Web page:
For example, when my company measured customers of consumer software products a couple years ago, we found that about 17 percent of Adobe Photoshop users were detractors. Assuming everyone pays around the same price for a Photoshop license, some 17 percent of Adobe's revenue from Photoshop comes from detractors." While it's bad to generate revenue from dissatisfied customers, it's worse if a large proportion of your revenue comes from detractors, he explains.
With too much detractor revenue for a product or entire company, you are more susceptible to new competition, alternatives, or abandonment. "If more than 10 percent of company or product revenue comes from detractors, there are two things you can probably do," says Sauro. "Stop selling to those customers or attempt to fix the problems that are making your detractors unhappy. Making the adjustments to price, quality, and features to meet those customers' expectations can be a huge challenge, but that's usually what separates the best-in-class companies from the rest."
What do your customers like about you?
One of the most effective ways to understand what drives customer loyalty is to conduct a key driver analysis. Key drivers are things like quality (Are your products reliable? Do they work as described?), value (Does your product give buyers the best bang for their buck?), utility (Does your product offer essential features?), and ease of use (Can customers use your features without frustration?).
"A key driver analysis tells you which features or aspects of a product or service have the largest statistical impact on customer loyalty," notes Sauro. "It can be conducted for all customers but also for each of your different customer segments. At the end, you'll be able to identify the most popular or unpopular features or aspects of your product or service and have customers rate that experience as well."
Pinpoint your haters
While companies should strive for more promoters, it's often the customers who are least satisfied with their experience who have a much larger impact on referrals and the brand. Research supports that customers who are dissatisfied with a product or service experience are actually more likely to be vocal and tell more friends and colleagues about their bad experience than generally satisfied customers.
"For example, I've used Mint.com for years," tells Sauro. "Its website allows you to see your personal and small business finances, expenses, and investments all in one place. Unfortunately, the product team recently turned off the small business categorization feature with no notice to customers.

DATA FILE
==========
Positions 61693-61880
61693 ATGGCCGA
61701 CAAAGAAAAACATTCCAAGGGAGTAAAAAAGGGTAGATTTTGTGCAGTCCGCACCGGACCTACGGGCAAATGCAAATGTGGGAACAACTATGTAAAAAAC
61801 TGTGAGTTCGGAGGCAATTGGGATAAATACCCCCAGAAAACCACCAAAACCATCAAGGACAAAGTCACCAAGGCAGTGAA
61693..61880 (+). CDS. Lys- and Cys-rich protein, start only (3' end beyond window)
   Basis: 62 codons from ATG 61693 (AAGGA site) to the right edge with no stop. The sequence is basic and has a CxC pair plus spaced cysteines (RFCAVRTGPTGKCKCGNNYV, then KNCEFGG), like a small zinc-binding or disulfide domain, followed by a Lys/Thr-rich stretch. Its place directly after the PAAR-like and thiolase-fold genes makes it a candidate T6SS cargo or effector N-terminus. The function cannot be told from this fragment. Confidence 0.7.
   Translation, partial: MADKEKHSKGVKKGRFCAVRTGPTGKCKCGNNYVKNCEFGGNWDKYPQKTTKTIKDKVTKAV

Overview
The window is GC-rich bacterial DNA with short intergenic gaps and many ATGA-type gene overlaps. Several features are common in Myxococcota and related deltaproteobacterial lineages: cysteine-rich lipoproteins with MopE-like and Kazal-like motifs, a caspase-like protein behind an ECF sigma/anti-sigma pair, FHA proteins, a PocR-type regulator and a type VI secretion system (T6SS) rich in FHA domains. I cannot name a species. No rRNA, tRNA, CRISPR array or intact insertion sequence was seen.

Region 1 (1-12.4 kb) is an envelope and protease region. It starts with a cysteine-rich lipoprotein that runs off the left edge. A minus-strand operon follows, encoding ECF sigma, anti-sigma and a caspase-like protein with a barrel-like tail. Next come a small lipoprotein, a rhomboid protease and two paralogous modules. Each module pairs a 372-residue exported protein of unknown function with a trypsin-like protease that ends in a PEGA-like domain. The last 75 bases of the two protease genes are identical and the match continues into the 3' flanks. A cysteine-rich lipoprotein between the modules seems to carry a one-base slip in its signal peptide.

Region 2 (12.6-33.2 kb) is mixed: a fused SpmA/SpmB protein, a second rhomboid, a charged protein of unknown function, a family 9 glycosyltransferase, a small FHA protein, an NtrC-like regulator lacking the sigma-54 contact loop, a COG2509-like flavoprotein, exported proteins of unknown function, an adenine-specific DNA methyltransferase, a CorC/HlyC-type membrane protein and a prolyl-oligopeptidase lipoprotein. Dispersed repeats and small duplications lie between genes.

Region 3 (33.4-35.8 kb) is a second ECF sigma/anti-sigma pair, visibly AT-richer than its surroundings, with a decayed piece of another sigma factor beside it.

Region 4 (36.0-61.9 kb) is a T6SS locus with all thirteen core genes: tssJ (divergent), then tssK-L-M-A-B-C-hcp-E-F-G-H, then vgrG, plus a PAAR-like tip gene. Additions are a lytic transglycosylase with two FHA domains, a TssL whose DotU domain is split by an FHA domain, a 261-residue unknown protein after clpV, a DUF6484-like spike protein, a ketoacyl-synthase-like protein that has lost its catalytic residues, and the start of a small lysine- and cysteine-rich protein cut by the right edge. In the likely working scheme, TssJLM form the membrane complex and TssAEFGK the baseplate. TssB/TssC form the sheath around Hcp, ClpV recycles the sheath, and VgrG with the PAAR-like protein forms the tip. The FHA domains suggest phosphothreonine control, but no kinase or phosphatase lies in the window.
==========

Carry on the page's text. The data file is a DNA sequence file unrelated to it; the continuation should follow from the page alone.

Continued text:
This meant hundreds of hours of logging small business expenses were lost and unrecoverable. "Understandably, a lot of loyal customers were upset and let the company know," he adds. "While it's unclear what will happen to the product, the experience has been so frustrating that I've shared it with at least a dozen close friends who manage small businesses and track their personal finances with Mint.com. This one change turned a promoter into a detractor."
The negative effects of detractors can outweigh the positive effects of promoters
Again, once you've identified your detractors, you'll have some decisions to make. "If you want to win them over, you'll have to find out what will make them happy and loyal, and then decide whether it is worth it to spend the resources to make those changes or whether it's more cost efficient simply to go after new customers who will be happy with the way your company currently operates," says Sauro.
Make sure you're getting your money's worth from promoters. Generally speaking, promoters are a positive asset to your company. But before going all-out to attract as many as possible, Sauro says you should take the time to understand how valuable a promoter is, both in terms of revenue and in how many new customers a promoter brings to a company.
The best way to understand how much revenue a promoter generates is to tie actual sales to survey responses to see how many promoters actually recommended someone, and how many of those people who heard the recommendation actually became customers. "With some estimate of the number of promoters you need to gain a new customer, you can then weigh the cost of new programs, features, pricing, and promotions to determine if the benefit from new customers outweighs the cost," says Sauro.
"For example, if you have to reduce the price of your product to turn customers into promoters, gaining those promoters might not be financially sustainable. Or you might find that it would cost close to a quarter of a million dollars to add a new feature to a product, while that new feature would generate only 10 new promoters—not worth it. And for websites, a new 'customer' might just be a new visitor or subscriber, so the cost of gaining new promoters can be important.
"Oh, and one more point: If you use a particular price, deal, or feature to gain promoters, think twice before changing it after those people have begun singing your praises," he adds. "Remember my experience with Mint.com: The removal of a feature turned me from a promoter to a detractor. Nobody likes to experience a bait-and-switch!"
"Customer loyalty isn't black and white," says Sauro. "When you can use analytics to dig into why customers buy from you, how often they do or don't recommend you to others, and so on, it becomes very beneficial for your business. You can make better product decisions, provide better service, and make changes to ensure you can create many more loyal customers."
About the Author:
Jeff Sauro, author of Customer Analytics For Dummies® (Wiley, 2015, ISBN: 978-1-118-93759-4, $29.99), is a Six Sigma-trained statistical analyst and pioneer in quantifying the customer experience. He specializes in making statistical concepts understandable and actionable. He is the founding principal of MeasuringU, a customer experience and quantitative research firm based in Denver, Colorado, USA. Clients include Walmart, PayPal, eBay, Lenovo, Google, and Charter Communications. Jeff has published over 20 peer-reviewed research articles on statistics and the user experience. He has written four books, including Quantifying the User Experience: Practical Statistics for User Research and A Practical Guide to the System Usability Scale.